Emmy nominated CBS News Business Analyst, Jill Schlesinger, recently wrote an article titled Investors are ‘confused and harmed’. She opens the article with the following thoughts, “I pity the poor consumer of financial services … consumers who want financial planning services are unable to differentiate those who are truly competent to provide financial planning from those who are using financial planning as a marketing tool.” In fact, a 2013 study by Cerulli Associates revealed that out of 166,000 financial planning practices surveyed only 38% actually practiced financial planning. As a consumer, what does this mean to you?
Anyone can call themselves a financial planner regardless of whether they have met or uphold any sort of educational or ethical guidelines.
Ms. Schlesinger goes on to provide a great analogy by asking people who are searching for a financial advisor to think about things in a different manner. Let’s say you go to a doctor for hip replacement surgery and they identify themselves as an orthopedic surgeon. Upon arriving home from your appointment you Google the doctor to conduct your own research only to find they are a primary care physician instead. Wouldn’t you be relieved to discover that fact before going under the knife? Kevin Keller, CEO of the Certified Financial Planner Board of Standards, also states, “American consumers looking for financial planning services face an uphill battle when it comes to identifying a competent and ethical financial advisor. Just as consumers expect a medical doctor to have an M.D., a lawyer – a J.D., and accountant – a CPA, they should expect their financial planner to demonstrate expertise, experience, accountability, and be held to standards the public can understand and trust.”
What’s the Problem?
As consumers come across the various titles in the financial services industry, they may see many or all of them as equivalents to what they seek … financial planning! Among the tens of thousands of advisors who self-identify as financial planners, consumers have no regulator to turn to for assistance in determining if the advisor is qualified to provide comprehensive financial planning advice under a fiduciary standard of care. In addition, there is difficulty knowing if the advisor is only using the financial planner title for the purpose of selling products. Consequently, consumers who want and would benefit from financial planning services are harmed because they cannot identify a qualified and ethical professional.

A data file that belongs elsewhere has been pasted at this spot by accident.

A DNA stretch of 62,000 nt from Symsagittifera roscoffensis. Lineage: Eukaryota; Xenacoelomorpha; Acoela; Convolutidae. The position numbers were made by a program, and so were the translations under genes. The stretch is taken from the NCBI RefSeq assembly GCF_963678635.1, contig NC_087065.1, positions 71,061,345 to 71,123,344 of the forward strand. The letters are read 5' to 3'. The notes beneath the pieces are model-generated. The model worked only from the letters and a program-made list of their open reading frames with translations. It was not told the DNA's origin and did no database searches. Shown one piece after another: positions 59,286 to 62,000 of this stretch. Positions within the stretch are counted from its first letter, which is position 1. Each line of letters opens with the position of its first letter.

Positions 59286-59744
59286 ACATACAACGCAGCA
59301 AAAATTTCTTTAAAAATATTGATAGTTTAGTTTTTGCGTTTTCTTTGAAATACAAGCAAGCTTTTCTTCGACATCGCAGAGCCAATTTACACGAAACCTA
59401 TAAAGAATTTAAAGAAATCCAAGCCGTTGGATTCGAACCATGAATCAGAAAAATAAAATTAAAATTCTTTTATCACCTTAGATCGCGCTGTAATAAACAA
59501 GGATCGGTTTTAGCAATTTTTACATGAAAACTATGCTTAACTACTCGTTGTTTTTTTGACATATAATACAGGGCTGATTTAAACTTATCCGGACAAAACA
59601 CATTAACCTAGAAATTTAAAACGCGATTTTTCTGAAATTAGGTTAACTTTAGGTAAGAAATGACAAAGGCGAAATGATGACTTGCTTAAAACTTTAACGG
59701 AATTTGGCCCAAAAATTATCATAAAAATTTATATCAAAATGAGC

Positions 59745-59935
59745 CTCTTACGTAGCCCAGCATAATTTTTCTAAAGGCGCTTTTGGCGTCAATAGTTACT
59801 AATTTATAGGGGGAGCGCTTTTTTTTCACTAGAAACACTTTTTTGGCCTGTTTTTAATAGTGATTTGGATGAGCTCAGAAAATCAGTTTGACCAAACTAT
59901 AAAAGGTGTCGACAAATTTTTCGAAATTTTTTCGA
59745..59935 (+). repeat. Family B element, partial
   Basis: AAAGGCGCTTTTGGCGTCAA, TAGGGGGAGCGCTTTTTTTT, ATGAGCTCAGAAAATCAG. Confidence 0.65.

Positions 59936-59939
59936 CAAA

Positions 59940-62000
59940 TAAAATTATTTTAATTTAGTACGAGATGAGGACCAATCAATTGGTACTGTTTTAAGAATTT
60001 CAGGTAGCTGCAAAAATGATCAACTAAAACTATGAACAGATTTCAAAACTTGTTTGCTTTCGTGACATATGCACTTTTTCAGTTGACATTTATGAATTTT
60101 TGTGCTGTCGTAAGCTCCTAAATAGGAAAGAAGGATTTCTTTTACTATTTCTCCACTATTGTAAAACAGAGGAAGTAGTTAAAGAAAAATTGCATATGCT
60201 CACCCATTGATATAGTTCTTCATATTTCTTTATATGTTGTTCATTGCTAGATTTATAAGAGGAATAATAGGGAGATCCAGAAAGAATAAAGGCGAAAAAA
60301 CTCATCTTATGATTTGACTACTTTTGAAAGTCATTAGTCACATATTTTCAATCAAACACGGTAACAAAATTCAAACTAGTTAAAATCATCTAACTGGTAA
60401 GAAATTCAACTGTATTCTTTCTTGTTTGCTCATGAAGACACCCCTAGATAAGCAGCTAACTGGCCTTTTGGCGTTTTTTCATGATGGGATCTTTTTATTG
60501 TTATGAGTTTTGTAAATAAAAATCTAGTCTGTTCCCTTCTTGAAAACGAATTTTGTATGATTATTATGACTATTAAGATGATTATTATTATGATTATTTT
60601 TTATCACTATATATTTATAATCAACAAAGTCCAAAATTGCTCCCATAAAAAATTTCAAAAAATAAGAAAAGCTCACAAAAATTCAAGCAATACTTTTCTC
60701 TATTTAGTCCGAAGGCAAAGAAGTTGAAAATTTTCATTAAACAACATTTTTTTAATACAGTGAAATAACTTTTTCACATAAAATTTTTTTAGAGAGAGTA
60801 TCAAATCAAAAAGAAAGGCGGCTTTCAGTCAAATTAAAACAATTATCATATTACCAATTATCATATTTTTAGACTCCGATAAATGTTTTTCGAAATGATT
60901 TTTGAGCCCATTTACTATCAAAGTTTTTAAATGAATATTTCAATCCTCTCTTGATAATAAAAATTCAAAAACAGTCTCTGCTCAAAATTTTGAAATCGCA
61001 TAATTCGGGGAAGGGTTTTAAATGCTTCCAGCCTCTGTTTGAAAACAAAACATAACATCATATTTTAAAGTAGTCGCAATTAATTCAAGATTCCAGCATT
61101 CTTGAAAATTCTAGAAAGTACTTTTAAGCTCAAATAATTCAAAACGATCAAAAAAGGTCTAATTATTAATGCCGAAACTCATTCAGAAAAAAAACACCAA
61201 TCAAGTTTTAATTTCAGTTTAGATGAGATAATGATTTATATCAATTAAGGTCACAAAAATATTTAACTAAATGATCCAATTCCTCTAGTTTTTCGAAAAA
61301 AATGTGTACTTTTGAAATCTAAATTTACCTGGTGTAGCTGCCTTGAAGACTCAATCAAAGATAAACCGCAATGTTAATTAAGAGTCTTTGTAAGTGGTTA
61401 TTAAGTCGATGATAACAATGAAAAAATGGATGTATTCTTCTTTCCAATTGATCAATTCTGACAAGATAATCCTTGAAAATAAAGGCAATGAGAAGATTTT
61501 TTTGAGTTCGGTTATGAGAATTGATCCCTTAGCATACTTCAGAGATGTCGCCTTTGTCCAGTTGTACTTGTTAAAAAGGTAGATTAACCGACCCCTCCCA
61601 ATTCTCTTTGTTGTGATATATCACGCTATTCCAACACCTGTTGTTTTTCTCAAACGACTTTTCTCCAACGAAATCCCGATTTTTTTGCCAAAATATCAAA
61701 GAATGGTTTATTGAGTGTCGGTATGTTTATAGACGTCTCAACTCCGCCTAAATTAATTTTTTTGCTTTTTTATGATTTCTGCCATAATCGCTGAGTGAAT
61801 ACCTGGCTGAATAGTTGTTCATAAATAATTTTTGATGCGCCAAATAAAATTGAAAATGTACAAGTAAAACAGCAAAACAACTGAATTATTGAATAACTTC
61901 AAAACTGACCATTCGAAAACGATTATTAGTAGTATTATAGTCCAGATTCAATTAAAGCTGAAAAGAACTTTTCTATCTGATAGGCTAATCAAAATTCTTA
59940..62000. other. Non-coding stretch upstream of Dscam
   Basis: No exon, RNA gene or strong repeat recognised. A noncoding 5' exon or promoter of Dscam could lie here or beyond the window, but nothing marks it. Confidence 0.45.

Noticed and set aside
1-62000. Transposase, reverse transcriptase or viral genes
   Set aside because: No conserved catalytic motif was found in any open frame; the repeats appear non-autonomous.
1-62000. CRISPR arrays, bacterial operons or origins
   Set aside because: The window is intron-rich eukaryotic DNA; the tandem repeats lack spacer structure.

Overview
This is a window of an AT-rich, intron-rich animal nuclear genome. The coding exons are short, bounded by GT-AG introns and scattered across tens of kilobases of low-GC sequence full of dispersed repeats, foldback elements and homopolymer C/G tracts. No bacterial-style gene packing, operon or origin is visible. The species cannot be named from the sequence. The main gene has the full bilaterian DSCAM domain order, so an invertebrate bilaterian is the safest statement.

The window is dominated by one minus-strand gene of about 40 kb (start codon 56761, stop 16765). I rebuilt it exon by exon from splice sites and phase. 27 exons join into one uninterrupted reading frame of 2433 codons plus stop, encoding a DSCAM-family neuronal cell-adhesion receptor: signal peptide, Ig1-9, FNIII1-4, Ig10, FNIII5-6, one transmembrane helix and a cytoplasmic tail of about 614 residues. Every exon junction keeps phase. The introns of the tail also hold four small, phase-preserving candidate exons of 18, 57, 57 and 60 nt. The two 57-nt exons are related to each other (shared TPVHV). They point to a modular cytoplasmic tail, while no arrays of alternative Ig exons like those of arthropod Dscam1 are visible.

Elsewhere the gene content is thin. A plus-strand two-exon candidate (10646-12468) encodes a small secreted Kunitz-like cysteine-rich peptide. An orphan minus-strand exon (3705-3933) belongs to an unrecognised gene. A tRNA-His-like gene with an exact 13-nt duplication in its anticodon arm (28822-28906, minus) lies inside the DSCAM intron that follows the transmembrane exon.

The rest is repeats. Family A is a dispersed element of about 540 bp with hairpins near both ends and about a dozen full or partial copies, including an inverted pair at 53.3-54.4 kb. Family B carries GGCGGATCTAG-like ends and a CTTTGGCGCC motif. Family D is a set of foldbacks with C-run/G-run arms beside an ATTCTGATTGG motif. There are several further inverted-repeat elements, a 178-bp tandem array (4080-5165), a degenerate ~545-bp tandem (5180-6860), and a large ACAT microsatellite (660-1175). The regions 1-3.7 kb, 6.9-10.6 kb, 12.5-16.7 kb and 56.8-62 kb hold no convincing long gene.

As a result, anyone can call themselves a financial planner regardless of whether they have met or continuously uphold any sort of educational or ethical guidelines. Just as in the medical, legal, and accounting professions, consumers need an appropriate resource they can trust to help find a true financial planner. So how can you recognize a true financial advisor amidst all of this confusion?
What to look for in a financial advisor
The simplest and most effective way to begin your search for the right financial advisor is to turn toward specific industry associations leading the effort toward a uniform regulation for financial planners that would protect you as the consumer. Listed below are three organizations doing such work that comprises what is known as the Financial Planning Coalition.
Certified Financial Planner Board of Standards (CFP®). The mission of Certified Financial Planner Board of Standards is to benefit the public by granting the CFP® certification and upholding it as the recognized standard of excellence for competent and ethical personal financial planning. The CFP® certification has quickly become the gold standard for anyone serious about offering financial planning to their clients. At Sensenig Capital, we have seen increased inquiries from prospective clients asking if we have a CFP® on staff. This is great news as it indicates that consumers are becoming more informed than in the past.
National Association of Personal Financial Advisors (NAPFA). NAPFA is the country’s leading professional association of Fee-Only financial advisors. Fee-only advisors help reduce the conflicts of interest inherent in how they get paid and what they recommend. NAPFA was started in 1983 by a group of advisors who simply wanted to serve their clients without muddling the relationship with commissions. NAPFA members live by three important values: To be the beacon for independent, objective financial advice for individuals and families. To be the champion of financial services delivered in the public interest. To be the standard bearer for the emerging profession of financial planning.
Financial Planning Association (FPA). The FPA is the largest membership organization for CFP® professionals in the U.S. and also includes members who support the financial planning process. FPA members adhere to the highest standards of professional competence, ethical conduct, and clear, complete disclosure to those they serve. FPA membership consists of CERTIFIED FINANCIAL PLANNERS™, educators, financial services professionals, students and more.
At Sensenig Capital, we are proud of our membership in each one of these organizations. We would encourage readers of this article who are searching for the right financial advisor to use the following resources to guide you in the proper direction:
- Find a CFP Professional: http://www.letsmakeaplan.org/choose-a-cfp-professional/find-a-cfp-professional
- NAPFA Find an Advisor: http://findanadvisor.napfa.org/Home.aspx
- FPA Planner Search: http://www.plannersearch.org/Pages/Home.aspx
Should you have any questions about finding a financial advisor or about the industry associations we mentioned in this article please give us a call. We would be happy to help in any way we can.